Cover The Earth Before It Covers You.


Everyone's Life Is A Story God's True Masterpiece Is Humanity


Travel is in our DNA.


Who Says God Doesn't Love and Bless Gay People?.


It is not a struggle to be Gay! It's not my struggle it is yours. -CJ

NOSTALGIA: Visits to USSR and Russia and other places of excitement.

I remember my school trip to the USSR. I was at the heart of the "cold war", long before US president Reagan labelled it, " Evil Empire" and before the thoughts of "Perestroyka" or any of those ideas. 
After taking our school bus to the airport, I flew from London to Moscow with a bunch of classmates on Aeroflot. The plane was not one of the more modern planes used today, but an old Alushyn, which was a huge box shape ceiling. It glided like a large boat, making a grinding and humming sound as it slowly ascended into the sky. The flight service was uneventful as service is on the average flight today.
I remember how my feelings were the moment our plane touched down on "Soviet territory". My heart felt a tingle, ( again due to the misinformation which we were indoctrinated by our media)  My classmate in the seat in front of me started shouting, "queue, queue queue- No freedom"!! We were so young and silly. We did other crazy things clandestinely as well which I won't mention here.

Our hotel was in an area called "Kharhovskaya". I had my own room and I turned on the TV to watch Soviet television whilst laying in bed at night. Not understanding anything but enjoying the novelty.

                       me on school trip to Moscow

We had an INTOURIST tour guide which had a brusque way about her, which matched her frumpy uniform. We all knew that we were being shown just what they wanted us to see and went to all the tourist locations such as St. Basil's cathedral, Red Square, The Kremlin, etc. We tried as best as we could to get glimpses of "real life". We saw nothing in the shops and the fruit and vegetables were ones which we would not buy if we had them in our market. Since I am from Slavic origin the food was familiar but the quality was "so so" and the borshch ( beetroot soup) got monotonous as the tour went on.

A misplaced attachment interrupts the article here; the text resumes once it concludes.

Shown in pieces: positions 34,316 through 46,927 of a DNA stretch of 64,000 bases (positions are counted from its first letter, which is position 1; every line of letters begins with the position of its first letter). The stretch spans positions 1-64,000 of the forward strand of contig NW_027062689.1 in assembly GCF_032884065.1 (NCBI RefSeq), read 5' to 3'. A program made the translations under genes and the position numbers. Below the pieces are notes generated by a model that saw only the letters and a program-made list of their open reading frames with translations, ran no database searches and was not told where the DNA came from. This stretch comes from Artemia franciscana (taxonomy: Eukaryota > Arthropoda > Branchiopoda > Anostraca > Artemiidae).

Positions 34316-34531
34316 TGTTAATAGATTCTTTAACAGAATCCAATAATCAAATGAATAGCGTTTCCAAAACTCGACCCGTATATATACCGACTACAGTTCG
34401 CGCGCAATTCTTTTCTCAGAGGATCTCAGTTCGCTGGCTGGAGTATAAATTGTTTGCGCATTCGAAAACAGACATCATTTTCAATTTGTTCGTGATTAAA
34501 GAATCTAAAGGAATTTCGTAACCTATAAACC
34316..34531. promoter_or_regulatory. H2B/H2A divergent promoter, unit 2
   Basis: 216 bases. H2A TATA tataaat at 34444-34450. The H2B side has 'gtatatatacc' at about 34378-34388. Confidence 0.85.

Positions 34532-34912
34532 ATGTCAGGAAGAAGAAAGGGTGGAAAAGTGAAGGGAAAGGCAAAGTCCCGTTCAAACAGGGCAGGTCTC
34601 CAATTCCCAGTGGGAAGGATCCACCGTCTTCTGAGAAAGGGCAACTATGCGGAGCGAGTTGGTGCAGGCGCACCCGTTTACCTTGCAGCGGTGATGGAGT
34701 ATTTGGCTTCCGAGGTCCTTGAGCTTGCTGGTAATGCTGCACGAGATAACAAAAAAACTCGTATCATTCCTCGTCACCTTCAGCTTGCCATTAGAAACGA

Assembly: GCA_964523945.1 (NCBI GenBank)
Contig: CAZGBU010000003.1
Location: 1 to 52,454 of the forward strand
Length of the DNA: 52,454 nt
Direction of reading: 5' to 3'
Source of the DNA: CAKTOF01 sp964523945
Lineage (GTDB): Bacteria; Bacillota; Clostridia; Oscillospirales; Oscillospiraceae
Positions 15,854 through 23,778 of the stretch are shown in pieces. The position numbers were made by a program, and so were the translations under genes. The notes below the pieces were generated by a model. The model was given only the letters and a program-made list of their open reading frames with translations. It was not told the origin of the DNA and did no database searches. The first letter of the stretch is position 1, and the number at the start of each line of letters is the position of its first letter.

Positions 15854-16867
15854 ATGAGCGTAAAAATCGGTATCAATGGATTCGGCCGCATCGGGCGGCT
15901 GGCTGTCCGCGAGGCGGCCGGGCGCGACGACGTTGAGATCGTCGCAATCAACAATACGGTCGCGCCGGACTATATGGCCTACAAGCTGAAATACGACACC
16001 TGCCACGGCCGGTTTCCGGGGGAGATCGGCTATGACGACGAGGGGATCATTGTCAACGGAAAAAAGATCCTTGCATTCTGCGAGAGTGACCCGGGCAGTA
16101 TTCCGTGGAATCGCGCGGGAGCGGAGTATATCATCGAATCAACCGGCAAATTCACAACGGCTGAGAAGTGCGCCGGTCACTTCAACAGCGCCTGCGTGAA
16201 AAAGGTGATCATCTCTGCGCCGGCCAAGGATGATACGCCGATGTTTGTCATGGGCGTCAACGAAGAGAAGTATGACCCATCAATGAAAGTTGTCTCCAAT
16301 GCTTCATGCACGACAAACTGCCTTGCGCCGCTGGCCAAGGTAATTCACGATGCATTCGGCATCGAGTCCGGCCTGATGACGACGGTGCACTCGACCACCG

A few Russian lads would approach us along the way during our tour. I traded my school pullover with one Russian lad for his Soviet military hat with Hammer and Sickle emblems on it. I felt like I made a small victory in world peace at that moment, as my classmates were watching us trade and they applauded happily.

We took the midnight train from Moscow to Leningrad. We stayed in cozy and quaint sleeping cars, and we occasionally peered out of the window to see the landscape and other towns pass by. I bought a small snack brown bag package from a "babooshka" older women who was selling them on the platform, and nibbled on it's contents whilst lounging on the top bunk in my sleeping compartment.

Leningrad had a  more "European feeling" and had a more grandiose air about the city. It was great fun experiencing what the West called behind the "Iron Curtain". At my age, I took pride at doing something"subversive", and made it a learning experience. 

 That feeling continued to grow inside of me as I travelled around the world, experiencing other "subversive" nations and understanding that people have similar aspirations worldwide.   In my own way, I attempted to break down barriers of misinformation, ignorance, fear, hatred; at least for my own heart. I hope that my learning and experiences reflected in some small way on others, as I learned about them.